Then I have some other things going on as well. Vocals for a project where the music is written by a guy who lives in the same city as me, and vocals and some music too for a project with a composer from Belgium. A lot of stuff on the to-do-list and I'm hoping to be able to work through it before summer, but let's see about that.
SoT – Of the three previous albums you have created together, what are the highlights, favorite tracks and interesting stories in the making of those albums?
Hugo: All albums have specific melodies that really touch me. 'Sight of a Better Universe' is something very immersive for me, perhaps due to the kind of sounds used for the main melody, which was a pseudo organic/synth flute that is just mesmerizing. There's something to it that clicks inside me and later, on the next FoD albums, I reused this instrument again.
'A Strange Utopia' has got the 'Sonic Sensations' song, which is also a favorite of mine along with 'Weight of the World'. With 'A Strange Utopia' we closed the Era of a certain genre of sound, and started another; this said, 'Melotronical' is revamped by a new heavier guitar sound, and takes the better of the two previous albums - atmospheres and melodies.
'Melotronical' and 'Some Kind of Poetic Destruction' share a similar sound, because we really wanted to continue with 'Melotronical's' sound approach, even though the new album is definitely more progressive and features a much more focused and easier to get-a-hold-of storyline.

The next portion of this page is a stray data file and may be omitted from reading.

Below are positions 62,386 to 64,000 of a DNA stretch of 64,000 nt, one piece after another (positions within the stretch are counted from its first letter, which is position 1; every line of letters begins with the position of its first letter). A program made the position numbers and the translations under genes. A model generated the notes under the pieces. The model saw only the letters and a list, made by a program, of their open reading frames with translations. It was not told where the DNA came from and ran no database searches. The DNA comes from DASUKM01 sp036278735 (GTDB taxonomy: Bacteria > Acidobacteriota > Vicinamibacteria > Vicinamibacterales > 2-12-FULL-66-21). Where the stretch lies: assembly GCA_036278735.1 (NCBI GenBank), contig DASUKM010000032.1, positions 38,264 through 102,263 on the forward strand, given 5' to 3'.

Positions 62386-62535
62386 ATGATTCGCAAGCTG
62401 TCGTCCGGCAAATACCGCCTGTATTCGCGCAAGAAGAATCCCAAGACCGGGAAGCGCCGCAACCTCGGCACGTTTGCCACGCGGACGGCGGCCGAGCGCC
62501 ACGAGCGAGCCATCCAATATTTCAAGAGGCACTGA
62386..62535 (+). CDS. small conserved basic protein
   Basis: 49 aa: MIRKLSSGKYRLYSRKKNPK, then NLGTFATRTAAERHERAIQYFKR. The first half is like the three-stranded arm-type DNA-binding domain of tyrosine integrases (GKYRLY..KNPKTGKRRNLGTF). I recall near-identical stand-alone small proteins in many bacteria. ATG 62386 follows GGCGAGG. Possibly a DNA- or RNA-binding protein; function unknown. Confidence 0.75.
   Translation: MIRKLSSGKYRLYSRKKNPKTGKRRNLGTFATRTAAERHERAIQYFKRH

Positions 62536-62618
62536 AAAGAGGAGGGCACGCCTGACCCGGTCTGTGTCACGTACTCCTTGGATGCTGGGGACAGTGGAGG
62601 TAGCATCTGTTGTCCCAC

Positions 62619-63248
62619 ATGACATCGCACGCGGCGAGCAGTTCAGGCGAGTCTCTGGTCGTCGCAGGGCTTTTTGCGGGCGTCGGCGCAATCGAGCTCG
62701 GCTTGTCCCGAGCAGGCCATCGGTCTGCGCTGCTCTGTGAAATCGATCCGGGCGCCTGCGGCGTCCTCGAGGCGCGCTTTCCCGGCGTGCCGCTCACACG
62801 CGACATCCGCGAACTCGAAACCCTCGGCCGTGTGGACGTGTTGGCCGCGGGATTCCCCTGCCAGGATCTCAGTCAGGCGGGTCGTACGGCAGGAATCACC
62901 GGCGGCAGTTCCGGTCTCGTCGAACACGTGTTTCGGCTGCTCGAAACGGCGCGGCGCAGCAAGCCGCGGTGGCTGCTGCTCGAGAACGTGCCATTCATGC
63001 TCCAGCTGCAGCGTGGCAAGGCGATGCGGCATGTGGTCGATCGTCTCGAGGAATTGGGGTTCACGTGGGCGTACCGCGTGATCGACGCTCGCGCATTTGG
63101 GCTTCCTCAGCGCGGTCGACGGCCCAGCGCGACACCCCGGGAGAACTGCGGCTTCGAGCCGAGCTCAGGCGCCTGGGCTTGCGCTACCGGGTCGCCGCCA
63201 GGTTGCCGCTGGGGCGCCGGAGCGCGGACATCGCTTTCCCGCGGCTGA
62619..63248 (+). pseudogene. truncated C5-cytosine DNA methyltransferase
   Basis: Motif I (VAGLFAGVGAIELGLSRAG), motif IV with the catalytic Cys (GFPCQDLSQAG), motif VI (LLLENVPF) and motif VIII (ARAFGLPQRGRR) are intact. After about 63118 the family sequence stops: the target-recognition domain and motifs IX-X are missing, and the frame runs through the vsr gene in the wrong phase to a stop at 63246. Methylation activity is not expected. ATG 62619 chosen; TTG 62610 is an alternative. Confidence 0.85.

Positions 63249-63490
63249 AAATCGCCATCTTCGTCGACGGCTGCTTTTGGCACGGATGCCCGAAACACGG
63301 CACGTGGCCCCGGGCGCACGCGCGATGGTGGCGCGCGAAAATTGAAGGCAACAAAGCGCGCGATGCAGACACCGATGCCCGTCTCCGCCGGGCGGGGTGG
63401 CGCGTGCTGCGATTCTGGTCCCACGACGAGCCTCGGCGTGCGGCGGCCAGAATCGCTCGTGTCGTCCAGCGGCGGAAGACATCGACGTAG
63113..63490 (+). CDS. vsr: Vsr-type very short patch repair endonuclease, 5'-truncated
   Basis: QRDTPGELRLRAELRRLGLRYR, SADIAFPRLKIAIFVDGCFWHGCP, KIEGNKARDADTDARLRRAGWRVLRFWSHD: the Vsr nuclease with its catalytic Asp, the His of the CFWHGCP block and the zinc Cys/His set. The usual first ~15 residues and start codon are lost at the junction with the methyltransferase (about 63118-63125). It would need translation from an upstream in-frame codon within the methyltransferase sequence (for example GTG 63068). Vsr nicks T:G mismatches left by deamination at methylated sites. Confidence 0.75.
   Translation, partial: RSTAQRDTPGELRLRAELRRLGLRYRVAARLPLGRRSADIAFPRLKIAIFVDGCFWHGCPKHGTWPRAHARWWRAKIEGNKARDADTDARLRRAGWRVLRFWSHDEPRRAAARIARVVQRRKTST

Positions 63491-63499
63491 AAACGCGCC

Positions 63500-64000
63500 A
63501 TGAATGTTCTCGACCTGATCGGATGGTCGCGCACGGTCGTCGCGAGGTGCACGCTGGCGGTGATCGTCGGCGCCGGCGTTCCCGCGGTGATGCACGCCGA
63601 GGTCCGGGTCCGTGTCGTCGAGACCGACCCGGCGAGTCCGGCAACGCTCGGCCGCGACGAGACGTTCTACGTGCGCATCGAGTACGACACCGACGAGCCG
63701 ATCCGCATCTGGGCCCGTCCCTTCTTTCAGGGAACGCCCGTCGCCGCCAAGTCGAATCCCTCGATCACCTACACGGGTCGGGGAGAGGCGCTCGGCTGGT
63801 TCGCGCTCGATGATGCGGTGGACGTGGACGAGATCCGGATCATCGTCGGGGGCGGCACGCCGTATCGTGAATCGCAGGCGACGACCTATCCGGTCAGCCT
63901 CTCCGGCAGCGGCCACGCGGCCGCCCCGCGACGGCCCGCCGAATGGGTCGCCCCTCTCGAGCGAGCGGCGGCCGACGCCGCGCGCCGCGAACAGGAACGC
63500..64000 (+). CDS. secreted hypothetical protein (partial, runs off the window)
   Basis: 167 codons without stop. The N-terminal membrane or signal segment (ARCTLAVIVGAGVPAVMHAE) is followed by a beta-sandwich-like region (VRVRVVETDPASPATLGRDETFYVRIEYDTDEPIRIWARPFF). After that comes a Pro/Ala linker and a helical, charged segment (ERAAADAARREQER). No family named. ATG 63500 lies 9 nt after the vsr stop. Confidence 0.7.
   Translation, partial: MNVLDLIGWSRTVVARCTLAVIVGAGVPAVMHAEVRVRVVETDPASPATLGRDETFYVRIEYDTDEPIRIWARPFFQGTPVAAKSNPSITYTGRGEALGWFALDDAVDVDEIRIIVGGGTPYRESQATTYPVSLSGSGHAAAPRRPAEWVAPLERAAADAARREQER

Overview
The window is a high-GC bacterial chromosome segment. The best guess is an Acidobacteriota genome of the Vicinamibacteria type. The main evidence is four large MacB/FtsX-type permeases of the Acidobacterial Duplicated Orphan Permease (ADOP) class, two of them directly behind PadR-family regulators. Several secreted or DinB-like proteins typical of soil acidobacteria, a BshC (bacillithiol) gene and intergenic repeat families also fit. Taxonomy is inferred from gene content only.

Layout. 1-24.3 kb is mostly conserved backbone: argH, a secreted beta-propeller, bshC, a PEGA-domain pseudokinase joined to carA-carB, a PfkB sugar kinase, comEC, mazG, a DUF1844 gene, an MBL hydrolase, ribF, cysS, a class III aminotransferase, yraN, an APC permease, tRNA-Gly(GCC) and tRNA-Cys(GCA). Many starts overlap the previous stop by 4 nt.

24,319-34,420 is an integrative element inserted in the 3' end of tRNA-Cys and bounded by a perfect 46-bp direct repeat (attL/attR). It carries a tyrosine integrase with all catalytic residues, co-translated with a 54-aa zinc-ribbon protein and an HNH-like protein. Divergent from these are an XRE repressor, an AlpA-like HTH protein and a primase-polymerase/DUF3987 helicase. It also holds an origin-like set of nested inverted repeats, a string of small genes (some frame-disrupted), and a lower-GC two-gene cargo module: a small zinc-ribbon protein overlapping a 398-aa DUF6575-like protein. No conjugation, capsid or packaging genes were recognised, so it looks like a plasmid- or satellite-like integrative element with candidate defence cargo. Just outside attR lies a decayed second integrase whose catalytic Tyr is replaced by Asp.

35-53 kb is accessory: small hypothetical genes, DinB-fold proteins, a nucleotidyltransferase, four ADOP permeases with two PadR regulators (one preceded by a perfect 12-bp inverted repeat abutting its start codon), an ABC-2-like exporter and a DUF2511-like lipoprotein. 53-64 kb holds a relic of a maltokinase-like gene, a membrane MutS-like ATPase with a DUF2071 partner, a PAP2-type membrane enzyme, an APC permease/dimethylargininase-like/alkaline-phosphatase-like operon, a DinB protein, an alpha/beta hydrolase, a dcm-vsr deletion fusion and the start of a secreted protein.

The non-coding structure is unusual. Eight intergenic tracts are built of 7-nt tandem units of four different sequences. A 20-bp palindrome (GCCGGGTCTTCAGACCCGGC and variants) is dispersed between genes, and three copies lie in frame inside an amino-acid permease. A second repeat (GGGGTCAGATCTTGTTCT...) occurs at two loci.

'Melotronical' was much more surreal and open for interpretations. My favorite tracks are 'Protonic Stream' and 'Obsessical' from this one.
By the way, 'Some kind of Poetic Destruction' has got perhaps my favorite track ever of 'Factory of Dreams', which is 'The Neutron Star'.
Jessica: The tracks we've recorded music videos for – 'Weight of the World', 'Sonic Sensations', 'Back to Sleep' and the currently unreleased music video for 'Seashore Dreams' – all hold a special meaning to me. By recording music videos you get a deeper connection to the tracks somehow. 'Sight of a Better Universe' is a special track too, since that was one of the first tracks Hugo sent me for demo vocals recording before we agreed on working together. 'Obsessical' is another nice track, a powerful one which I really enjoyed working on.
SoT– Ok, let's talk about 'Some Kind of Poetic Destruction'. Tell us where the inspiration and idea for Kyra and this epic sci – fi story began, and how it has evolved.